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Friday, 30 November 2012 03:54

Classic line and design has continuity through time. Good design is good design, regardless of its age, which explains why antiques are just as relevant in a contemporary setting as modern material.

Joanne and Jeff Klein, the collectors featured here, live with objects and artwork from the eighteenth through the twenty–first centuries. When asked about integrating periods and styles, Joanne, says, “I start with the house itself as an object and the pieces within make the relationships. I choose spots where I feel things will look their best and light them well so that everything is on an even footing.” She adds, “I will combine a Jim Dine lithograph with an early hooked rug. Each is seen together as a unit, but each also has its own space. It’s not about contrasting: they become almost as one.”

Thursday, 23 August 2012 05:57

Among the most entertaining objects associated with alcohol consumption are those showing the humor often associated with drinking. As production costs for ceramics, glass, prints, and other objects gradually lowered during the 1700s, such items made "purely for fun" became more widely available.

Thursday, 23 August 2012 05:54

Rich and poor, north and south, early Americans saw the world around them through a boozy haze. Where that alcohol came from—whether a fermented European grape or a distilled ear of Virginia corn; or out of a mahogany cellaret or a redware jug—spoke volumes about the person doing the drinking; and the decorative arts associated with making, storing, serving, and drinking were just as important as the alcohol itself.

Saturday, 12 May 2012 04:38
Many of the most beloved American holiday traditions have their roots in southeastern Pennsylvania, where German-speaking immigrants introduced customs such as the Christmas tree, the Easter bunny, and colored eggs.1 Last year Winterthur Museum was fortunate to acquire one of the earliest known American depictions of the Easter bunny—a rare Pennsylvania German fraktur that depicts a leaping rabbit carrying a basket of colorful Easter eggs (Fig. 1).2 This charming drawing can be firmly attributed to schoolmaster and fraktur artist Johann Conrad Gilbert (1734–1812), who emigrated from Germany in 1757 and settled in Montgomery County, Pennsylvania. About 1780, he moved to Berks County, where he lived until his death in 1812.3 A similar drawing, also attributed to Gilbert, is in the collection of Colonial Williamsburg. Gilbert likely made both examples as gifts for students as it was common practice for schoolmasters to give their pupils small drawings as a reward, often in March or April, when the school term ended prior to springtime planting.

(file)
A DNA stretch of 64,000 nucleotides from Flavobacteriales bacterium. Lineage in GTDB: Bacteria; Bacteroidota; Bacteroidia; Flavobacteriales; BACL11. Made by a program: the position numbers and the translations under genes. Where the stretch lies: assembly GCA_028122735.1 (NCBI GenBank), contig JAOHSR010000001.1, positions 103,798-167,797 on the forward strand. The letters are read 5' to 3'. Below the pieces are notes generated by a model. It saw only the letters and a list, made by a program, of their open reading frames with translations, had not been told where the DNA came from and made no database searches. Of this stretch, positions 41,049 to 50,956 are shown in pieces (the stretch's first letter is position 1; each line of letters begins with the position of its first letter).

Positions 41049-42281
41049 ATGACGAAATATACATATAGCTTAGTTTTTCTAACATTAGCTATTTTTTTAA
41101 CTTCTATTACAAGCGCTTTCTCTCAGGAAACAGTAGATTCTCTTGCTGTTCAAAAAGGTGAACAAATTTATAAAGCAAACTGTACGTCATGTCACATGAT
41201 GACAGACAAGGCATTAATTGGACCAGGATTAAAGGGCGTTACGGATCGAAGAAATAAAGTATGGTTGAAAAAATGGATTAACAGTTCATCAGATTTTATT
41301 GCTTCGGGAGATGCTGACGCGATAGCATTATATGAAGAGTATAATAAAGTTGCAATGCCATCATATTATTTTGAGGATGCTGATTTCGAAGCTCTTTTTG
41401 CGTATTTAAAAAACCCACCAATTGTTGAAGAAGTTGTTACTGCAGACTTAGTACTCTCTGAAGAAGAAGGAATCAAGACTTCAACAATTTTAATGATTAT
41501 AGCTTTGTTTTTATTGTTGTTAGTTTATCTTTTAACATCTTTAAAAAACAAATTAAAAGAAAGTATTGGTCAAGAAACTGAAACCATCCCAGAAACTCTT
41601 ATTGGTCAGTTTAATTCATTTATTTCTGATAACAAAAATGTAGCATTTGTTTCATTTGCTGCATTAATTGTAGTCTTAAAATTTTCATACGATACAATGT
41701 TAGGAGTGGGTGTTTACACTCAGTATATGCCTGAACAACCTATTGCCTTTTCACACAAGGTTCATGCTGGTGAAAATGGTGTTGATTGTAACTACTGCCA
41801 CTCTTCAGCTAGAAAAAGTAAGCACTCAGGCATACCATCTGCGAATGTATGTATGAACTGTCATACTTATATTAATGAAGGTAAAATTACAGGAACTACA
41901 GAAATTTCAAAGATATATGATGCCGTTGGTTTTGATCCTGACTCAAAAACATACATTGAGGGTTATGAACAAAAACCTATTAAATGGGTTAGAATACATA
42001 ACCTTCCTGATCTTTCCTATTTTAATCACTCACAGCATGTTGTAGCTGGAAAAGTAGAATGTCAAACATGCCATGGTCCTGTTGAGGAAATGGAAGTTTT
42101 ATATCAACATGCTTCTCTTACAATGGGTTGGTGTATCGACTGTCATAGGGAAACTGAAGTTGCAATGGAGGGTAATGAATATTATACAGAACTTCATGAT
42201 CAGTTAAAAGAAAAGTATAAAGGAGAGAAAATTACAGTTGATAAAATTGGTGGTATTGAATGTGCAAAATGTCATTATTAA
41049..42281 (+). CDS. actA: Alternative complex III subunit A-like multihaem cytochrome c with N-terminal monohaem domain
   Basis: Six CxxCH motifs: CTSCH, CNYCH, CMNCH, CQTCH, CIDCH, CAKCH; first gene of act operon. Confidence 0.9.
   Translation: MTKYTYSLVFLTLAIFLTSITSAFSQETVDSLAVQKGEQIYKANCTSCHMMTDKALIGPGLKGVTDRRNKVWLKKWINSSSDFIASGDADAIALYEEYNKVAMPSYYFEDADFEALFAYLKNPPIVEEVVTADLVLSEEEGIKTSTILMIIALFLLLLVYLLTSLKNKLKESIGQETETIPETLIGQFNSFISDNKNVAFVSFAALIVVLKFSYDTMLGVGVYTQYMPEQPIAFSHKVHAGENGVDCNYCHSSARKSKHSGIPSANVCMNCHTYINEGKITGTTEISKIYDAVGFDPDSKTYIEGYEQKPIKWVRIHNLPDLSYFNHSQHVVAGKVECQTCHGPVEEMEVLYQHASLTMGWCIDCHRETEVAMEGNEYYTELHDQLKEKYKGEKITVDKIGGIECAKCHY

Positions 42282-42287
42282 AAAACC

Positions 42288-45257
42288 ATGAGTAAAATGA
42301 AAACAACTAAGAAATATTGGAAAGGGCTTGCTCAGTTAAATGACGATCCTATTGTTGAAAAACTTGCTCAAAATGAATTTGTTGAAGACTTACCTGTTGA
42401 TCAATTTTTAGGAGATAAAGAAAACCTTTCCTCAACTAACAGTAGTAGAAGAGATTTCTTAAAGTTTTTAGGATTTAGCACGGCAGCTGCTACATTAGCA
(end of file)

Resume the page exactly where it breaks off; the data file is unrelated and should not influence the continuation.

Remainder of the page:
Saturday, 12 May 2012 04:34
The prominence of the fireplace in Early Republic homes was first driven by the simple necessity to heat the residence. Yet, over time, the design and decoration of the parlor hearth took on its own importance, signifying the wealth and refinement of the home’s owners. The embellishment in and around the parlor hearth centered on the inclusion of overmantels (paintings applied directly onto wooden panels above the fireplace) and fireboards (tight-fitting decorated boards used to seal off a fireplace from vermin and detritus during the summer months), merging the spheres of decoration and utilitarian function
Saturday, 12 May 2012 04:28